Start fire: back to basics

This article is more for the survivor in you. Anyone can light a fire with matches or a lighter, but how many of you can say you can light one with just friction? with a mirror? Well I guess I can offer some advice for those of you who want to go the easy way out; airflow is key I’m only going to cover two friction based fire starting methods; The hand drill and the bow drill. Friction fire starting is the most difficult of the non-match, non-light fire starting methods. It uses a stick that you will need to spin (called a spindle) and a board that you spin it on (called a fire board). Cedar, willow, hickory, and cypress make good sets. Neither of these are ideal for building a campfire, unless of course you’re having a rough time that weekend or are stranded in the wild.

friction methods

the hand drill: This method is the most difficult of the friction technique.

The first thing you need to do is build a tinder nest which will be used to catch the spark you are about to create. Whatever you use needs to be dry, whether it’s grass, wood, or even a tampon. Next, cut a V-shaped notch in your fire plate and make a small depression right next to it. Place a piece of bark under the notch that will be used to catch the friction ember. Finally, place the spindle in the depression on your fire plate and start spinning the spindle between your hands. Keep pressure on the board and make sure the shaft is at least two feet long. Once you see a glowing ember, tap the fire plate to drop the ember onto the piece of bark, then transfer the bark to your tinder nest and blow to light the fire.

The bow drill: This method is by far the most efficient because it is easier to maintain speed and pressure.

The first thing you need to get is a plug. The bushing is used to put pressure on the other end of the spindle and it is better to use a piece of wood or stone for this. You can use sap as a lubricant between the socket and the spindle. Now make the bow. It should be about the length of your arm and be a flexible piece of wood with a curve. The string can be anything from a shoelace to a vine; it just needs to be something that won’t break. Now cut the V-shaped notch in the fire board and place the tinder underneath. Finally hook the shaft into the bowstring loop, apply pressure to the socket and start sawing back and forth. Keep sawing until you create an ember, then place it on top of the tender and start blowing to create the fire.

lens methods

Traditional: Next, I’ll cover lens-based methods. This is considered one of the easiest unparalleled methods of starting a fire because all you need is a lens to focus the sunlight on a specific point. Magnifying glasses and glasses work great for this. Adding water to the lens can intensify the beam. Tilt the lens so that the sun is focused on as small an area as possible. Put your tinder under this spot and before you know it you’ll have a fire going.

Balloon and Condoms: Another way to create a lens is to fill a balloon or condom with water and tie off the end. Don’t inflate it too much or it will distort the focal point of the sun. Squeeze the balloon into a shape that produces a circle of light. You can usually squeeze the condom in the middle to form lenses. Keep an inch or two away from the tinder.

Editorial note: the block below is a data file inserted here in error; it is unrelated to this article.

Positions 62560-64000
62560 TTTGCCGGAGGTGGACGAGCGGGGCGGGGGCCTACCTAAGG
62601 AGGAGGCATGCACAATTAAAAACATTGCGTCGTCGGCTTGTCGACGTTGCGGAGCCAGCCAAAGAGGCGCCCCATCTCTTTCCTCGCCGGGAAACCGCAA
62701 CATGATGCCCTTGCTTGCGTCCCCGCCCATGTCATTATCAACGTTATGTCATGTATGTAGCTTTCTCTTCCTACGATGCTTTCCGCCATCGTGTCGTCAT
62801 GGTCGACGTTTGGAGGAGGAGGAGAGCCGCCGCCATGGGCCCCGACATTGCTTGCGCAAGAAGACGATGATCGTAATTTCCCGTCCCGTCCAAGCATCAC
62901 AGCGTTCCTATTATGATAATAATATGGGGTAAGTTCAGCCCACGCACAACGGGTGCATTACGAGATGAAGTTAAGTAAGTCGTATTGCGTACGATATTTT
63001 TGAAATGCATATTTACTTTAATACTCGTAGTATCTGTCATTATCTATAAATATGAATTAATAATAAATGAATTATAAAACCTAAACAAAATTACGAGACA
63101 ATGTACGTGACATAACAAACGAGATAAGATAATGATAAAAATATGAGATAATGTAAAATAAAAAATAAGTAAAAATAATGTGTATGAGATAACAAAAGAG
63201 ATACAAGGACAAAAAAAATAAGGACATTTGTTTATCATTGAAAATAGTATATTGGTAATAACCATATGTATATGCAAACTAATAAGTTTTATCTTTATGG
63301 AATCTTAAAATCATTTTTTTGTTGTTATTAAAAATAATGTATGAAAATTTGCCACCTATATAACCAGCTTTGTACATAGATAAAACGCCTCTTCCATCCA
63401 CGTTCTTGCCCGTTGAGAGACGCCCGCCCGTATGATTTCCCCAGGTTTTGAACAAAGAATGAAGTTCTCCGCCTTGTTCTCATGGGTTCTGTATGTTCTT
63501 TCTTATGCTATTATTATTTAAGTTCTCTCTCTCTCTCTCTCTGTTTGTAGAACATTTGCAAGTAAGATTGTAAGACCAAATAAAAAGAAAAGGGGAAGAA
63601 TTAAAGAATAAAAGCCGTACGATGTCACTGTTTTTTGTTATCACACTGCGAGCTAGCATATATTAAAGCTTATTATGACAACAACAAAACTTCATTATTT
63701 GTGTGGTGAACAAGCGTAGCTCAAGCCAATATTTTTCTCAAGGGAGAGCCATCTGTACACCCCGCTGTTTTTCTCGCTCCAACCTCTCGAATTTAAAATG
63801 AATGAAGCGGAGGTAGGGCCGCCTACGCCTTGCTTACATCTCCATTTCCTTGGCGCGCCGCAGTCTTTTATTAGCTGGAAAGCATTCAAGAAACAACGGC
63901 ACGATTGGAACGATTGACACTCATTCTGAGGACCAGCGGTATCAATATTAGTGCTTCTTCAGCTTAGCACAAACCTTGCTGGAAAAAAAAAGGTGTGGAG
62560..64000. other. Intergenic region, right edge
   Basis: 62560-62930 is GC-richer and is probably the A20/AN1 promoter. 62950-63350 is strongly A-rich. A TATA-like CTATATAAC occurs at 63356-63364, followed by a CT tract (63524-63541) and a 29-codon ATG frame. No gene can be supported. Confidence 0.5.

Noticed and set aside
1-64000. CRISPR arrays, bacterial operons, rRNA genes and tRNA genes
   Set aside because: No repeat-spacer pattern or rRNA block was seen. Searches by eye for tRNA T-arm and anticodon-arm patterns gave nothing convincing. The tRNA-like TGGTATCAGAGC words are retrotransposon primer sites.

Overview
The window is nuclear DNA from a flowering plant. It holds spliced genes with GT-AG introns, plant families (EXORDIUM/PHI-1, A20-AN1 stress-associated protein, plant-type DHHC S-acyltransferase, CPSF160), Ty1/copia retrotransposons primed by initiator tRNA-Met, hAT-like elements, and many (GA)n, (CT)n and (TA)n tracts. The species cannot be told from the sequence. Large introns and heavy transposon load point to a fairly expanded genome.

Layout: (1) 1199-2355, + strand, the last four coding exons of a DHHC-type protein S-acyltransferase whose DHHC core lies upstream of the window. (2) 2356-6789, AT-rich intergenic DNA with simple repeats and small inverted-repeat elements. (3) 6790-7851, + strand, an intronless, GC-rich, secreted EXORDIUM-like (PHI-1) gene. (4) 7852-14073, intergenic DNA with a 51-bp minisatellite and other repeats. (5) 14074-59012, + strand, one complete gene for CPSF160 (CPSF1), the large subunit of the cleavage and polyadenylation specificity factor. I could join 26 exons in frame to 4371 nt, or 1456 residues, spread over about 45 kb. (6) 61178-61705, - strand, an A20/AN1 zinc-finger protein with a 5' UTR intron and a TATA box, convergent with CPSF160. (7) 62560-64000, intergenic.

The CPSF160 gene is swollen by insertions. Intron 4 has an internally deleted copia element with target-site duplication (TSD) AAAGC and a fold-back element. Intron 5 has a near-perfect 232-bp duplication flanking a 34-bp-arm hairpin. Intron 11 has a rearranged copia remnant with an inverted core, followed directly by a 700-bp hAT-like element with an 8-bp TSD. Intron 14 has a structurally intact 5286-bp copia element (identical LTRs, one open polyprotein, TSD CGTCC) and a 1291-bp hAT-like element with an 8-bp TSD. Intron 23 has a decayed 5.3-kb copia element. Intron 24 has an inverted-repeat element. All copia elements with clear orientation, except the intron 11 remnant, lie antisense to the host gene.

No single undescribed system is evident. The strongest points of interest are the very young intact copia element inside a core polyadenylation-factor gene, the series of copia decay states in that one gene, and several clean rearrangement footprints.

flint and steelThis is the best method and the easiest to do. It’s always a good idea to have a good Swedish FireSteel with you at all times. If you don’t have a set, you can always use quartzite and the steel blade of your knife, but you’ll also need some charcoal. Char is cloth that has been turned into charcoal that can sustain a flame without bursting into flames. If you don’t have that, any piece of dry tinder will do.

Hold the quartzite between your thumb and forefinger as you dangle it two to three inches. Hold the charcoal between your thumb and the flint. With the back of your knife blade, strike the steel against the flint several times. Sparks will fly and land on the charcoal. Fold the charcoal cloth up into the tinder nest and blow gently to light the flame.

Miscellaneous methodsIce: First things first, you need to turn the chunk of ice into a lens and use it in the same way as mentioned above. Follow these steps to create the best possible lens using ice.

Clear water. Dirt will only filter out the sun and make it harder to focus a good beam of light. Use anything else you may have (like a knife) to shape the lens. Thick in the center, narrow at the edges Polish the lens with your hands. The heat will melt the ice so you can get a nice, smooth finish. Use your ice lens to focus light on some tinder and light the fire.

Drums and Steel Wool: This is an interesting but easy method. 9 volt batteries work best here.

Stretch the steel wool about six inches long and a half inch wide. While holding the steel wool in one hand and the battery in the other, rub the side of the battery with the contacts on the wool. The wool will start to glow and burn, so gently blow on it.

Soda can and chocolate bar: The best method to use.

Rub the chocolate on the bottom of the soda can. The chocolate actually acts as a polish and will make your soda can shine like a mirror. Toothpaste can also be used if chocolate is not available. Sunlight will reflect off the bottom of the can like a parabolic mirror forming a single focal point like a mirror telescope works. Point the bottom of the can toward the sun so that the light is directed directly at the tinder. Place it an inch away from the tinder for this method to work.

I’ll cover other fire starting methods in future articles, so check back often.

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